The invention builds on the observation that after igniting the discharge during a particular time span the ions required for the formation of a compact layer are, in fact, emitted, however, almost no spatters. In this time apparently a contamination layer generated during the preceding flooding is stripped off the cathode surface. It has also been measured that the mean rate of motion of the hot spots during this time is significantly increased. This apparently also decreases the mean dwelling time at a particular site of the cathode surface and this has the favorable effect of suppressing the generation of spatters.
Coating the cathode as suggested by the invention with a metal compound, for example with reactively generated TiN, does not only produce a decrease in the mean dwelling time during a brief initial time span, but continuously. So that cathode coating taking place in equilibrium with cathode stripping suffices for the purposes of the invention, the coating rate relative to the mean stripping rate of the cathode, which is proportional to the current density of the sputtering discharge, must be above a material-dependent minimum value. The effect according to the invention does not set in abruptly but occurs gradually with increasing ratio of coating rate to stripping rate. In particular for reactive coatings, that is, for the fabrication of layers of compounds in such a manner, the components required for forming the compound of one kind are supplied to the reaction chamber through vaporization, and of another kind in the gaseous state (as in the formation of TiN out of vaporized titanium and introduced nitrogen, for example), the method according to the invention has proven to be very effective. In the receiver several cathodes can be arranged so that they not only coat the substrates but also each other. If simultaneously the cathodes for the vaporization through hot spots represent large areas, so that the mean current density is not too high, layers can still be achieved in directions, which are inclined by more than 45 surface. Layers which have fewer spatters than layers which when using a single cathode or several cathodes, which do not fulfill the conditions according to the invention, are obtained in directions 25 perpendicular. Hence, through the invention, without sacrificing quality, a significant enlargement of the solid angle available for arranging the substrates to be coated is achieved and concimtantly a considerable increase of cost-efficiency.
Accordingly it is an object of the invention to provide an improved vapor deposition device which includes an evacuation chamber housing with a cathode in the housing connected to a negative current source and with an anode in the housing surrounding the cathode and connected to a positive current source and with the holder for the substrate to be coated positioned in the housing and with a cylindrical sheet disposed between the cathode and the anode which shields the cathode so as to form a hot spot at the cathode end to effect heating of the cathode to volatize the material of the cathode and to provide a vapor source for vacuum coating on a substrate carried on the holder which includes either two cathodes to continuously coat each other in the presence of gas forming the requisite metal compound or an auxiliary device with a continuous vapor deposition of the cathode area with a metal compound.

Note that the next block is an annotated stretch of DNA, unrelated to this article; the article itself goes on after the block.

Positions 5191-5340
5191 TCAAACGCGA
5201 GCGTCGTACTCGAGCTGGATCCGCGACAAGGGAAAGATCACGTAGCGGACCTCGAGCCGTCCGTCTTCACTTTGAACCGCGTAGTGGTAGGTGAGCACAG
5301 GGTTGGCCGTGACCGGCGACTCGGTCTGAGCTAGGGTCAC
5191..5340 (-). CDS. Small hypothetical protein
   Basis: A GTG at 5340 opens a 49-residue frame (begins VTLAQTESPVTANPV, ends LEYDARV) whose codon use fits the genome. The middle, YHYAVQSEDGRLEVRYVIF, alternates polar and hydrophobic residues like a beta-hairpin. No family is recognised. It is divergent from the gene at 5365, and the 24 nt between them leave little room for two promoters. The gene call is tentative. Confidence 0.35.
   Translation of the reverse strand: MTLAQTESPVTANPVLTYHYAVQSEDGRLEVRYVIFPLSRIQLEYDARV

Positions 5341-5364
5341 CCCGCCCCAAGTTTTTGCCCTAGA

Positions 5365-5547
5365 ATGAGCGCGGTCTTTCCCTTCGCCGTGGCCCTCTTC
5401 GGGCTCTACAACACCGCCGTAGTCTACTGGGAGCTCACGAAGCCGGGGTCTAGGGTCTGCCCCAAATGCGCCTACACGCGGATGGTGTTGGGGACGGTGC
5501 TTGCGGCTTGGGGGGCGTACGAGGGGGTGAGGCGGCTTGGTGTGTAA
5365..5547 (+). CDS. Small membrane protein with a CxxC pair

A further object of the invention is to provide a method of vacuum deposition which comprises generating an electric arc discharge between an anode and a cathode and subjecting the cathode to continuous vapor deposition with a metal compound which is placed in the arc discharge and is broken down by the arc discharge.
A further object of the invention is to provide a vapor deposition device which is simple in design, rugged in construction, and economical to manufacture.
The various features of novelty which characterize the invention are pointed out with particularity in the claims annexed to and forming a part of this disclosure. For a better understanding of the invention, its operating advantages and specific objects attained by its uses, reference is made to the accompanying drawings and descriptive matter in which preferred embodiments of the invention are illustrated.
In the Drawings:
FIG. 1 is a section through a vacuum coating installation for carrying out the invention, which has two cathodes, which coat each other;
FIG. 2 is a section similar to FIG. 1 of another embodiment with only one cathode, however, with an auxiliary device for thermal vapor deposition of the cathode with a metal compound;